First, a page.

“I’ve killed at least two Mac conferences. [...] by injecting Microsoft content into the conference, the conference got shut down. The guy who ran it said, why am I doing this?”
Summary: Microsoft’s entryism strategy is proving effective as Microsoft successfully embeds itself inside the idealogical competition, subverting the competition’s overall message and diluting the competition’s focus on Free software
Debian is out and “PCWorld manages to make the event about Microsoft,” iopkh says. IDG’s aggravation in this case is due to Microsoft spin and PR. The headline says “Debian 8.0 ‘Jessie’ is out and even Microsoft is celebrating”; it was preceded by a number of days by Softpedia, which wrote “Microsoft’s Open Source Team Invites You to Celebrate the Release of Debian 8 Jessie”. It turns out that Microsoft is now trying to aggravate the Debian community from within. Articles with concerns about it were too few, let alone anyone who resorted to rebutting Microsoft’s shameless charm offensive. Our interpretation of this is that by interjecting itself into the Debian announcement Microsoft itself became the ‘news’, even though Debian, which runs on many millions of machines (mostly servers), should be huge news in its own right. The only press coverage about this Debian release (a rare occasion) in corporate media is very limited (embarrassingly so). Given just how many servers out there are running Debian and this scarce (very low amount) of press it received, it is clear that corporate media remains disproportionately brand-oriented and unless there’s profit in coverage of some brand, it simply won’t do it. The most ‘mainstream’ article is now simply titled “Debian 8.0 ‘Jessie’ is out and even Microsoft is celebrating”. Well, of course “Microsoft is celebrating” because “Microsoft loves Linux”, according to Microsoft, which is attacking GNU/Linux all the time. Non-’mainstream’ news sites published decent articles, but who is going to notice them? This is a great example of IDG works; it can claim to have covered important GNU/Linux news, but it has spun it as Microsoft news.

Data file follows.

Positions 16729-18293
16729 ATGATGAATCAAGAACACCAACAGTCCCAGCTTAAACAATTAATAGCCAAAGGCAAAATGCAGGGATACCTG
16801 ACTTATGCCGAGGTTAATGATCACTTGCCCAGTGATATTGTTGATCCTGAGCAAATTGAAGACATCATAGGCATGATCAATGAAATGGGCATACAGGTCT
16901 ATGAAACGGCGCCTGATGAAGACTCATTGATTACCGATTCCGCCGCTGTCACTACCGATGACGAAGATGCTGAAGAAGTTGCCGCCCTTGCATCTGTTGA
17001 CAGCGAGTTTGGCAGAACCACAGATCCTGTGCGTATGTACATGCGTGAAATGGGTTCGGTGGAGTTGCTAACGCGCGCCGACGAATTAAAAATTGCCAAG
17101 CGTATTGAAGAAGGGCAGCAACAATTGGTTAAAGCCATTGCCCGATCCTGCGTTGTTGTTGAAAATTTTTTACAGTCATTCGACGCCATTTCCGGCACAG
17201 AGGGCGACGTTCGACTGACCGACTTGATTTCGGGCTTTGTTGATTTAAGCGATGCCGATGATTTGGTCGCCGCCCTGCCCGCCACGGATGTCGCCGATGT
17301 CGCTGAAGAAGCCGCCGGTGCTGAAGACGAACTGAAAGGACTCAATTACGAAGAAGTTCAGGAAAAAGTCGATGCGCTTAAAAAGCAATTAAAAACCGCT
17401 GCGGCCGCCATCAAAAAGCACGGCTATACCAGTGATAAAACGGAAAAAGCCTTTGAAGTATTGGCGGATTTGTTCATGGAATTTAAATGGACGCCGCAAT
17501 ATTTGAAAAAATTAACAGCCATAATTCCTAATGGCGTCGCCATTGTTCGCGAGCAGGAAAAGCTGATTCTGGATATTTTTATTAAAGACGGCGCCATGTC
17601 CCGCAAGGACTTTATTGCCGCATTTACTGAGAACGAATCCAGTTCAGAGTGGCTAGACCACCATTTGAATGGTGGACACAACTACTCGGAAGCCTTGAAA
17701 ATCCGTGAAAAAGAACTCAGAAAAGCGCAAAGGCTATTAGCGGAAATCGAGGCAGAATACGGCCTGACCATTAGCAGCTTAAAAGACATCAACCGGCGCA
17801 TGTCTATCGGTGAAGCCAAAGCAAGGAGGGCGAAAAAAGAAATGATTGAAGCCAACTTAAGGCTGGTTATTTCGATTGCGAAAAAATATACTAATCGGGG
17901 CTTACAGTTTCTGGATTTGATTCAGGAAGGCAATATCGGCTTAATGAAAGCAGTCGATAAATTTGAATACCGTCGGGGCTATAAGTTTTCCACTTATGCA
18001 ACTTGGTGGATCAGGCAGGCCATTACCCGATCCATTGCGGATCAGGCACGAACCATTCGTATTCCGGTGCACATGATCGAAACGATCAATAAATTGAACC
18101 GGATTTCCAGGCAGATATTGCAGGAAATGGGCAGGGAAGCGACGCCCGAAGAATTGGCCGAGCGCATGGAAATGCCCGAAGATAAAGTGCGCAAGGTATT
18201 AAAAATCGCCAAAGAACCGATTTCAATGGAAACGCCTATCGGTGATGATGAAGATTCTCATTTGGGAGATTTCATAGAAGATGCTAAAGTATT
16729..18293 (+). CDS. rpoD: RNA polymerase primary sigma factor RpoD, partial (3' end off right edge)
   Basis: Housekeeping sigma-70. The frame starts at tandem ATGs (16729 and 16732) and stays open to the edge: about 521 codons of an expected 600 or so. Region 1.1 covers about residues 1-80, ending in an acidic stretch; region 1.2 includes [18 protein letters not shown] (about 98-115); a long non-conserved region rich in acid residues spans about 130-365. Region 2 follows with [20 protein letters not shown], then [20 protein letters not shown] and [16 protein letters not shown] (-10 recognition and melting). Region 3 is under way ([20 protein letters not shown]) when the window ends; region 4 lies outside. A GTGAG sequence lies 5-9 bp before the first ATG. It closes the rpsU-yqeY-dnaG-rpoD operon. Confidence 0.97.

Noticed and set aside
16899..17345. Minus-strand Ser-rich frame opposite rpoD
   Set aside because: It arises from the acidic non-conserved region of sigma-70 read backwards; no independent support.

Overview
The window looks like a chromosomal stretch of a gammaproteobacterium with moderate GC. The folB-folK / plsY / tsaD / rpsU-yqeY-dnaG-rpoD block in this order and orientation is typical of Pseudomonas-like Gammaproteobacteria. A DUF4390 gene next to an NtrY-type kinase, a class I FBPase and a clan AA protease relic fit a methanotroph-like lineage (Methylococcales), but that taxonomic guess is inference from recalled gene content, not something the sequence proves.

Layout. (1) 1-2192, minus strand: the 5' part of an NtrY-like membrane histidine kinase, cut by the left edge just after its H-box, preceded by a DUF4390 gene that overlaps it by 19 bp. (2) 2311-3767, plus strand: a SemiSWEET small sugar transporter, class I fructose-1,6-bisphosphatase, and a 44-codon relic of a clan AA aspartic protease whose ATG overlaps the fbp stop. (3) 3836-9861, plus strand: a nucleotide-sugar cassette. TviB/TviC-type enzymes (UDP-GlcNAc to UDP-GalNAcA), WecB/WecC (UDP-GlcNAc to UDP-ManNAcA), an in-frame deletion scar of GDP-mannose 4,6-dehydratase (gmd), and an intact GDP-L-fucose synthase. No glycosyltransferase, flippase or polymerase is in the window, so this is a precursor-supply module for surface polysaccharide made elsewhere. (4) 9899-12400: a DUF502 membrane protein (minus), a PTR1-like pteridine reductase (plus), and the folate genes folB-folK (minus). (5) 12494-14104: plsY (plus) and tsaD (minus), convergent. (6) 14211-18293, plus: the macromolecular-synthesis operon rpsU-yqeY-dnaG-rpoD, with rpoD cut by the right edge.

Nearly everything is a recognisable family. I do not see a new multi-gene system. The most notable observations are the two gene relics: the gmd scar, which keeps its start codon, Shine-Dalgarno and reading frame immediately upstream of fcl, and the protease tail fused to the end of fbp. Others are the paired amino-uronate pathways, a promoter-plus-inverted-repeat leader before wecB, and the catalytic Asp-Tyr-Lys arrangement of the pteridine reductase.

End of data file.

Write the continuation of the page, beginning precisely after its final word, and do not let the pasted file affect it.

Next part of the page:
“That’s like the US celebrating Russia’s Victory Day,” Cronos wrote.
In our assessment, this is designed to annoy the developers and further alienate critics of Microsoft. It’s a provocative strategy. It’s effective.
Seeing that Microsoft’s previous mole in FOSS, Mr. Sam Ramji, is now appearing in the Linux Foundation site (a bit like is like seeing Ballmer performance or interview in gnu.org) is equally disgusting and it serves nobody except Microsoft. It sells the impression of acceptance by the GNU/Linux community. Ramji is pro-Linux like that Microsoft mole Elop was pro-Linux. Elop received a $20m reward for destroying Nokia and then returned to Microsoft. Ramji too might one day return to Microsoft. We have mentioned him before along with other Microsoft people who entered the Linux Foundation.
“I got a call from Jim Zemlin,” says Ramji. If he got a phonecall from Zemlin, then it means that Zemlin himself is now wilfully allowing people from Microsoft to lead his foundation — an error which we wrote about before.
Zemlin uses the term “right side of history”, as if working for Microsoft and annoying FOSS communities is nothing to be learned about from history.
Let’s face it; Ramji is no stranger. In fact, everyone in FOSS knows him, but not for the reasons he would hope. People who remember what he did would hate him with a true passion, not baselessly. He did a lot of damage and he has a lot of making up to do, more so than Neela (another former Microsoft guy who now leads a group at the Linux Foundation). Neela also worked for VMware, the GPL violator, which is currently openwashing nasty lock-in to seduce developers into proprietary software with back doors. Ramji will help VMware. Unsurprisingly enough, VMware pays the Linux Foundation, which helps it acquire influence. The Linux Foundation used to promote Free software; now it just promotes proprietary software and given the sources of funding, nobody should be so shocked. The focus of the Linux Foundation is long gone, probably ruined from the inside through staff transitions.
Microsoft’s infiltration into its competition shows that no lessons have been learned from the likes of Nokia or Yahoo! If the “right side of history” is Microsoft demolishing rivals from the inside, then Zemlin is correct. █